Bad Search is Everywhere

November 19, 2012 Shaun Ryan

Unfortunately for online shoppers, bad search is more common than you might think. And if you routinely visit sites with great to fairly-good search, finding a bad search is all the more noticeable – and frustrating.

When you search for an item that absolutely should be found, such as balloons on a party supply website or a baseball mitt on an athletic goods store and those searches return irrelevant or no results, it is a clear indication that the search function isn’t finely tuned. These days, customers are becoming even more fickle because they’ve experienced great search and are easily turned off by a bad experience.

According to user experience research posted by usability expert Jakob Nielsen, in a study of users’ within-site queries, their first search was successful only 64 percent of the time. Furthermore, when users could not find the item, instead of reformulating their search, they often assumed the site did not carry the item and left the site. Even for those who still think you carry the item, it’s a frustrating experience if their search doesn’t give them the results they were expecting. As you can see, bad site search can have lasting impact on not only the specific sale, but also on customers’ perception of what types of products you carry or do not, and what type of business you’re running.

Some bad searches will ultimately return the product, but will also have other irrelevant or ancillary products intermingled in with results. If, for example, you search the term “pants” on the Demandware-powered athletic clothing website www.lucy.com, the results page shows five shirts or jackets, before pants appear as a result. And further down in the search results, there are additional shirts, dresses, sports bras shown higher than some pants. Instead, the most relevant results should be at the top.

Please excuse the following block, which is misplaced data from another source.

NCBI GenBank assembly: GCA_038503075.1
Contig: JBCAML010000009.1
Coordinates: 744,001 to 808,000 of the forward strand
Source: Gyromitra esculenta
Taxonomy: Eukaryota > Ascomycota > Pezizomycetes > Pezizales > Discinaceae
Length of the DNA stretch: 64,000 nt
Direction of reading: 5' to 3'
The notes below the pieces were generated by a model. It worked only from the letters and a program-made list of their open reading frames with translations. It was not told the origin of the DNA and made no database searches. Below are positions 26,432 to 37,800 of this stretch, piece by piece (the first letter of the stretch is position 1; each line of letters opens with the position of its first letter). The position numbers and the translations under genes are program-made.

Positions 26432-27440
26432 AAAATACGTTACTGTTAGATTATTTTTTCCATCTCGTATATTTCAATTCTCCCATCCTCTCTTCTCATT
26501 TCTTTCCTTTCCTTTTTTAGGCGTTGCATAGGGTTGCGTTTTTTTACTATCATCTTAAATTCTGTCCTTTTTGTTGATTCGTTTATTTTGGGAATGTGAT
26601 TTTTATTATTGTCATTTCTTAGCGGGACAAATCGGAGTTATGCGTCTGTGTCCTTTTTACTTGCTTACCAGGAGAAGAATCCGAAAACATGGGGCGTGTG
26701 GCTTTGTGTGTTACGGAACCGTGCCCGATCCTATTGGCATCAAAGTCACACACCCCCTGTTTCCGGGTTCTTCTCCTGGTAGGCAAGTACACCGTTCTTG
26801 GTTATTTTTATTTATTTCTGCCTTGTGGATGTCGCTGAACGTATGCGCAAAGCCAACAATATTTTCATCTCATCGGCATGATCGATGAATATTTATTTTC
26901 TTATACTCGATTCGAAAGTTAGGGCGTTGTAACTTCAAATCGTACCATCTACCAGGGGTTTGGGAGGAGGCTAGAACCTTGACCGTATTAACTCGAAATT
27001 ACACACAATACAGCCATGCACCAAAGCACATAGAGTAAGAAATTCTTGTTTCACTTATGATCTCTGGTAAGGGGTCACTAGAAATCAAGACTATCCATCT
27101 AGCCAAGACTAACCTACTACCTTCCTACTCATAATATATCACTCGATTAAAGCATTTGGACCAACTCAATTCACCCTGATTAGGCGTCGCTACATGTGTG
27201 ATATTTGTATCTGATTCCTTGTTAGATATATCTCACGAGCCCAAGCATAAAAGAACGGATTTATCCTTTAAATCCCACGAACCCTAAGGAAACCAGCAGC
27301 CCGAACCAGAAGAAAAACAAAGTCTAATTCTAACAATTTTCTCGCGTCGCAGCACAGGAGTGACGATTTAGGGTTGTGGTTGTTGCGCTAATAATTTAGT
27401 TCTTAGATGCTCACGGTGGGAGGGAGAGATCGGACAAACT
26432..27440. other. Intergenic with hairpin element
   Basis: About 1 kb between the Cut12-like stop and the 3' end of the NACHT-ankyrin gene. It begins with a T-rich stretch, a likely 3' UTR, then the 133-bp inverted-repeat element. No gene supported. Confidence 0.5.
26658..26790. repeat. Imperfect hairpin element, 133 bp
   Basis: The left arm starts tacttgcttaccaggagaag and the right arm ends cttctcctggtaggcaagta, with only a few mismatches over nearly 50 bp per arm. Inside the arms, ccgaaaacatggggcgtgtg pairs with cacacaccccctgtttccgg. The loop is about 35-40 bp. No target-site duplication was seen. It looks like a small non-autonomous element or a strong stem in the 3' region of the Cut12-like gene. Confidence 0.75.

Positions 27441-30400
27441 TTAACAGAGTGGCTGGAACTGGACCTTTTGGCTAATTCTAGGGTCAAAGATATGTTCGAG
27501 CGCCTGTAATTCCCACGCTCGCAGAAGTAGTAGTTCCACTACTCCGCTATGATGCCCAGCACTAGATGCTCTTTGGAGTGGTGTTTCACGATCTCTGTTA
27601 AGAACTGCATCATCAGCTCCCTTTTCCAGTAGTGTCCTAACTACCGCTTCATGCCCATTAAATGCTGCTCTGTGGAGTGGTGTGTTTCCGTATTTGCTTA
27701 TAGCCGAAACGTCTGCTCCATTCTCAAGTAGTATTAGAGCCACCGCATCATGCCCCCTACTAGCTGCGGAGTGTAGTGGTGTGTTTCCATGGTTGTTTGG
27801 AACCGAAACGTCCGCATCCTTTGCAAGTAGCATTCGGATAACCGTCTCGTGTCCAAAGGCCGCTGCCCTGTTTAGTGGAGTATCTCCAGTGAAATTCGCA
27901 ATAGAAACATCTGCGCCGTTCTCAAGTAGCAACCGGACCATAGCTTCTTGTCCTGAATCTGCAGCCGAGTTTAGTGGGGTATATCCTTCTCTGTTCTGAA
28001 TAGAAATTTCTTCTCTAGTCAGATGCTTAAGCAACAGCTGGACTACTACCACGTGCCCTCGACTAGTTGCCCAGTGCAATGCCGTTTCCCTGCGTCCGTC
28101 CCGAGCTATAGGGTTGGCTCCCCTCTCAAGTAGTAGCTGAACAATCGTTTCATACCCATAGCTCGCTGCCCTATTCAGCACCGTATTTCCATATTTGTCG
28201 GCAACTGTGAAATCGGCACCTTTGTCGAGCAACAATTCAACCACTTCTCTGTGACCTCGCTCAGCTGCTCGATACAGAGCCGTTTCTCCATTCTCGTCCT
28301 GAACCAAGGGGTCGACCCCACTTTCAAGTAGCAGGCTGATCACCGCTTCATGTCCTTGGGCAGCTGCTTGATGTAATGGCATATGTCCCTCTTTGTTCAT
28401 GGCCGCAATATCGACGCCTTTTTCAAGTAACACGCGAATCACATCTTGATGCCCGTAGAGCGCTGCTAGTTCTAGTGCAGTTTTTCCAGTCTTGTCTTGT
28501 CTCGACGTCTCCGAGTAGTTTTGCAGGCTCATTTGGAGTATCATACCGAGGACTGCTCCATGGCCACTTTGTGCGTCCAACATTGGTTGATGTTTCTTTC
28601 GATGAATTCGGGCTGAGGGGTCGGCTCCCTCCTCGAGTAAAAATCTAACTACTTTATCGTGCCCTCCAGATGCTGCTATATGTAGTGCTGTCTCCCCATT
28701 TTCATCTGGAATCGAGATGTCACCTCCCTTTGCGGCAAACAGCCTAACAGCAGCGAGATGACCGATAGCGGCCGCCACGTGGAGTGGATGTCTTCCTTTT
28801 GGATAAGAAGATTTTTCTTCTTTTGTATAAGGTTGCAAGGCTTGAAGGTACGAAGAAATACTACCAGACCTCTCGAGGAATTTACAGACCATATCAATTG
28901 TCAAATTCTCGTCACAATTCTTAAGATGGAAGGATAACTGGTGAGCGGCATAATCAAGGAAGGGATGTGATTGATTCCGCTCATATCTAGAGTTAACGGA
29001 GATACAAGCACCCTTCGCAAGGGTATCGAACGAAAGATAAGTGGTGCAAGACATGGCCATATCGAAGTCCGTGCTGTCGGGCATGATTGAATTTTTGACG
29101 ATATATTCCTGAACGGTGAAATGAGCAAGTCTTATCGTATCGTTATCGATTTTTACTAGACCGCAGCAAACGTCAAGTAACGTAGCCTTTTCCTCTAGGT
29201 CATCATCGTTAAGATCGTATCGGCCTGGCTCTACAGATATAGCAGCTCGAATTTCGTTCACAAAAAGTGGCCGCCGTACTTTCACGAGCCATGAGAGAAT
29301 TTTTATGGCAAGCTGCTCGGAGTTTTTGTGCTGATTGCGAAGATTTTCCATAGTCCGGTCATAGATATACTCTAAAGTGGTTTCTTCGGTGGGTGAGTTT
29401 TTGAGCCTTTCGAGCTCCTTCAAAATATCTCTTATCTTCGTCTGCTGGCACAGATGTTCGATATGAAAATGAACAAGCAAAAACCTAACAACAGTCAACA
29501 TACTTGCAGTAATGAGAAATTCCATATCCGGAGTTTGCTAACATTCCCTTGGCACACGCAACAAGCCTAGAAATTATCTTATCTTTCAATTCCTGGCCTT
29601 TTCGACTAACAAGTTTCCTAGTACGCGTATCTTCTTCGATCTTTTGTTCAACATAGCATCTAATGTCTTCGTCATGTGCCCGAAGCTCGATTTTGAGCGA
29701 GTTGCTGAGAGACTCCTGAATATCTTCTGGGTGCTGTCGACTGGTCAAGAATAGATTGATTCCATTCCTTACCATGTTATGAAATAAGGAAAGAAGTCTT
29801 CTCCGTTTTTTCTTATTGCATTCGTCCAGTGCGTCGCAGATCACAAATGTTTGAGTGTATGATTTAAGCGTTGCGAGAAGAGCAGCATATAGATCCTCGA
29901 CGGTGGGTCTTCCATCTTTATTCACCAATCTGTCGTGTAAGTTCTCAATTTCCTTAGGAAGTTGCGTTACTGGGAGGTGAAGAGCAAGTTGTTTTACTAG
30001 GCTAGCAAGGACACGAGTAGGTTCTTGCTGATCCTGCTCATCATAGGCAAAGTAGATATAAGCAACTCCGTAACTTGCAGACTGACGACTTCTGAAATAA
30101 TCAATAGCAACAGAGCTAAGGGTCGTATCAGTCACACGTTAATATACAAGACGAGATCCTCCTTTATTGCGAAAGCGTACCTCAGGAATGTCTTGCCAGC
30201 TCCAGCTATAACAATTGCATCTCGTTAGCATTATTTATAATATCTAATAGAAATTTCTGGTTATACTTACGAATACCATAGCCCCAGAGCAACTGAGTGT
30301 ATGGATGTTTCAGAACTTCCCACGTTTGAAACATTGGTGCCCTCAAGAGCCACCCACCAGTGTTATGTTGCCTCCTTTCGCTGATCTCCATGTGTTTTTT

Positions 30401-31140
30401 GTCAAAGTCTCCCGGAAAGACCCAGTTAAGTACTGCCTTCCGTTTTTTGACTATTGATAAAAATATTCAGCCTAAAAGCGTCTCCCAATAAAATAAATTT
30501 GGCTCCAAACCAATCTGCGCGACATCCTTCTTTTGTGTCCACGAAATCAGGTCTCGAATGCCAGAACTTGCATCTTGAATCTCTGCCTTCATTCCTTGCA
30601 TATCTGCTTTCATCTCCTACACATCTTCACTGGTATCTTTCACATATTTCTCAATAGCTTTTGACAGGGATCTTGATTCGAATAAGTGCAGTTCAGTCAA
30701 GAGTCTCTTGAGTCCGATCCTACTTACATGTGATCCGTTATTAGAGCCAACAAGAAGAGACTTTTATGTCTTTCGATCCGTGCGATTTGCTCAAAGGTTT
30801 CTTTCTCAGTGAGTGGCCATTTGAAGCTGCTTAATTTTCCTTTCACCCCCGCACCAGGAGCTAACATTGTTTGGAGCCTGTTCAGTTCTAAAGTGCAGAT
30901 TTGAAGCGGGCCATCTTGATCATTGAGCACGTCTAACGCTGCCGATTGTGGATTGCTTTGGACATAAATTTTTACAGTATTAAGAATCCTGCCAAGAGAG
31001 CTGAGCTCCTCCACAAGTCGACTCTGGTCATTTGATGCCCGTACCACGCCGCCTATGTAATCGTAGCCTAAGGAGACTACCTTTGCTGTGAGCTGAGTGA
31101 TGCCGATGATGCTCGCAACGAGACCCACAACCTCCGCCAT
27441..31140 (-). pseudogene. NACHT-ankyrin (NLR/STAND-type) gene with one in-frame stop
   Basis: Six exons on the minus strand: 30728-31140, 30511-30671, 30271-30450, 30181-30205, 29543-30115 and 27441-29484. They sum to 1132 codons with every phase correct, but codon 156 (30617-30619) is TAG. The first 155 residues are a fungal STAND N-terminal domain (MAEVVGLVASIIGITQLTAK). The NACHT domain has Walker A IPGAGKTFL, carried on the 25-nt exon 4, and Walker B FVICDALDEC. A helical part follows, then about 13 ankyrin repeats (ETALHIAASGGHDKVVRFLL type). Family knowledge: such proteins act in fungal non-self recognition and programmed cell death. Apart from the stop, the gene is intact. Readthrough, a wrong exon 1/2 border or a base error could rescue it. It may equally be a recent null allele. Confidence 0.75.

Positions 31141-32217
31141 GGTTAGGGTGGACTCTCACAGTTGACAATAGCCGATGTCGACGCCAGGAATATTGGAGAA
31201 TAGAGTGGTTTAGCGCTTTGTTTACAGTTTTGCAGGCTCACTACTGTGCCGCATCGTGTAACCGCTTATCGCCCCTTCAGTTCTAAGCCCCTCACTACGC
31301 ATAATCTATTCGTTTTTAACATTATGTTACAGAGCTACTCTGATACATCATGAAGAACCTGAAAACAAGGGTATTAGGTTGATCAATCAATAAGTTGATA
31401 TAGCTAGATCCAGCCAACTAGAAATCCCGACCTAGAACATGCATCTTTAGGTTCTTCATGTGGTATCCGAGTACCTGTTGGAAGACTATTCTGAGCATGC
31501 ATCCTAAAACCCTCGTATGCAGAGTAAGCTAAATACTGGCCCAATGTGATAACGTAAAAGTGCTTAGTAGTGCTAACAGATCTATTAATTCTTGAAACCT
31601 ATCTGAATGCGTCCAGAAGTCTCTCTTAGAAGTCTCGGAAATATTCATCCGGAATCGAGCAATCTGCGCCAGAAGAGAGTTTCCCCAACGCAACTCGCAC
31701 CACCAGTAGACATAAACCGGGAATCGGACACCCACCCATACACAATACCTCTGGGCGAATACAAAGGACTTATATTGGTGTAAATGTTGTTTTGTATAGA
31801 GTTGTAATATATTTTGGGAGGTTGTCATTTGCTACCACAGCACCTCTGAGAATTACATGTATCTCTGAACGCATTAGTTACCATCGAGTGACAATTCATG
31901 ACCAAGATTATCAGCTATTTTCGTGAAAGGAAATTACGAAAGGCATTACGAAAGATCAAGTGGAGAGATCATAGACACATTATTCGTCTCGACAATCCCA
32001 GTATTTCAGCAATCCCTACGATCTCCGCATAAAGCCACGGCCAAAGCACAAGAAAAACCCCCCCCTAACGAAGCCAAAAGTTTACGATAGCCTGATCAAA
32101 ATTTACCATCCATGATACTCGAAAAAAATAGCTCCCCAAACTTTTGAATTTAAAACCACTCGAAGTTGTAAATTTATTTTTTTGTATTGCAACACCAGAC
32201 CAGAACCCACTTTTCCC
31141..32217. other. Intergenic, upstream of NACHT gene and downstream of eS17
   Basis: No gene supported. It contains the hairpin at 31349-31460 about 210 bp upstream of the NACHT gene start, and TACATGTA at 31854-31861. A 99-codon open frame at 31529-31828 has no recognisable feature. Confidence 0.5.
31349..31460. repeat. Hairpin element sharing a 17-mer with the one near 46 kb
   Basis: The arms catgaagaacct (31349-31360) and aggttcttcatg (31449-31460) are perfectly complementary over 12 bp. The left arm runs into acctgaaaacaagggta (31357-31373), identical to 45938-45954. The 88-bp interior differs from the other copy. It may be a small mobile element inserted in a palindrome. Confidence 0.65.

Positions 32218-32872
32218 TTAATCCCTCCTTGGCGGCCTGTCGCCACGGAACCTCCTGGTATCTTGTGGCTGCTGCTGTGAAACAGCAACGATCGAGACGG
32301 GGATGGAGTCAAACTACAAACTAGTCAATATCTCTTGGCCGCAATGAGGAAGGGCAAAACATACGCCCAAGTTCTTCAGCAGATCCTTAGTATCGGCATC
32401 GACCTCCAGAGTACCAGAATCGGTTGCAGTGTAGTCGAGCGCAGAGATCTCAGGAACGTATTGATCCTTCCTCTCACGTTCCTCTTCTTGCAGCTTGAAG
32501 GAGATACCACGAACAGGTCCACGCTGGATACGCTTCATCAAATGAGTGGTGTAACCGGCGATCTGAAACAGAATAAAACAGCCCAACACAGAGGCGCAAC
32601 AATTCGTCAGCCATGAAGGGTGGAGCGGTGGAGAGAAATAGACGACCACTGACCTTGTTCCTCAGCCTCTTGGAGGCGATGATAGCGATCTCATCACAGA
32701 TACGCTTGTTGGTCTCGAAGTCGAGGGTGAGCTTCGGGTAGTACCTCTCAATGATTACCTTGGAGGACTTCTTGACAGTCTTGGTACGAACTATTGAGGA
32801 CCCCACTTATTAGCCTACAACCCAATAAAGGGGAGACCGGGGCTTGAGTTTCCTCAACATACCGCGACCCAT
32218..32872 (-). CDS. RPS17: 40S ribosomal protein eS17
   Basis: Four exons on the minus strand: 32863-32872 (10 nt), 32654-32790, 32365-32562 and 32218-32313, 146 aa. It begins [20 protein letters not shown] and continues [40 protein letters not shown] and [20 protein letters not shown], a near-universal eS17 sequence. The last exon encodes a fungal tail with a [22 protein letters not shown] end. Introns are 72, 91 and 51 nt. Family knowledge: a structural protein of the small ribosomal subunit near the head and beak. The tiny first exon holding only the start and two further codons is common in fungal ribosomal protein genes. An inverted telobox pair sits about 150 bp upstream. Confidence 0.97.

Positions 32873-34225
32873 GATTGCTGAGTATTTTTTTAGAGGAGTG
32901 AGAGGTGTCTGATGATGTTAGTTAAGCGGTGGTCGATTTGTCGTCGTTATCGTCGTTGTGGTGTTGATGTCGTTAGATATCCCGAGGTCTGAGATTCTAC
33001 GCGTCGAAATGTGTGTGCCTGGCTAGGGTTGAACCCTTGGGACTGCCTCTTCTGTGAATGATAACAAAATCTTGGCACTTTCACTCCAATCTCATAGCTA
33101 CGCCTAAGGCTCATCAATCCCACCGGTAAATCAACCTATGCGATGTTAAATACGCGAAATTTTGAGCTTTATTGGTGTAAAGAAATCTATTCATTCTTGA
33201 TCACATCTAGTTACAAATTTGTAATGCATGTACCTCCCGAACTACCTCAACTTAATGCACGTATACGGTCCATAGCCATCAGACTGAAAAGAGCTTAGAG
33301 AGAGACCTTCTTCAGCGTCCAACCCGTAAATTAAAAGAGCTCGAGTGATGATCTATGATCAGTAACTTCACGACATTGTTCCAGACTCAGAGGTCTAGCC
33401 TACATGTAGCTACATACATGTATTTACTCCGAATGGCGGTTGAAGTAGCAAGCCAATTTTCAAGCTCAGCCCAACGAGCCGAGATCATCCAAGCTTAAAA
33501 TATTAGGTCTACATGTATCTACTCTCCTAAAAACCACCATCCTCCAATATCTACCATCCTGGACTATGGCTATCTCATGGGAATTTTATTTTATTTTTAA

A search for “pants” shows six shirts before displaying the first images of pants.

In other cases, the most ancillary products may push down the relevant products so they aren’t even seen immediately, or “above the fold” of the webpage. An example is the Australian electronics website Dick Smith, which uses FredHopper. When searching “laptops”, the first 39 results are laptop cases, chargers and power adapters. The first laptop doesn’t appear until the bottom of a long results page, which is too far to expect most customers to scroll.

Now both of these examples do follow a lot of the best practices for site search. They have clear images, plenty of filters and sort options, integration with reviews, add to cart information and more. However both searches have poor relevance. This is difficult to get right, but it’s vital.

This is the reason we’re in this business and feel so strongly about site search relevance. We created our learning search platform because of our own frustrations when searching within websites. It may seem like the simplest concept and one that isn’t as important as flashy graphic design, the latest multimedia widgets or the other website bells and whistles that may seem like a priority. But if your customers can’t find what they’re looking for, no amount of cool features will make them stay. Your site’s search is the foundation of a good user experience. It is therefore vital to make sure you have a finely-tuned, learning solution that will deliver highly-relevant results time and again.

Have you experienced bad site search while shopping online? Please share with us what searches you like and don’t like.

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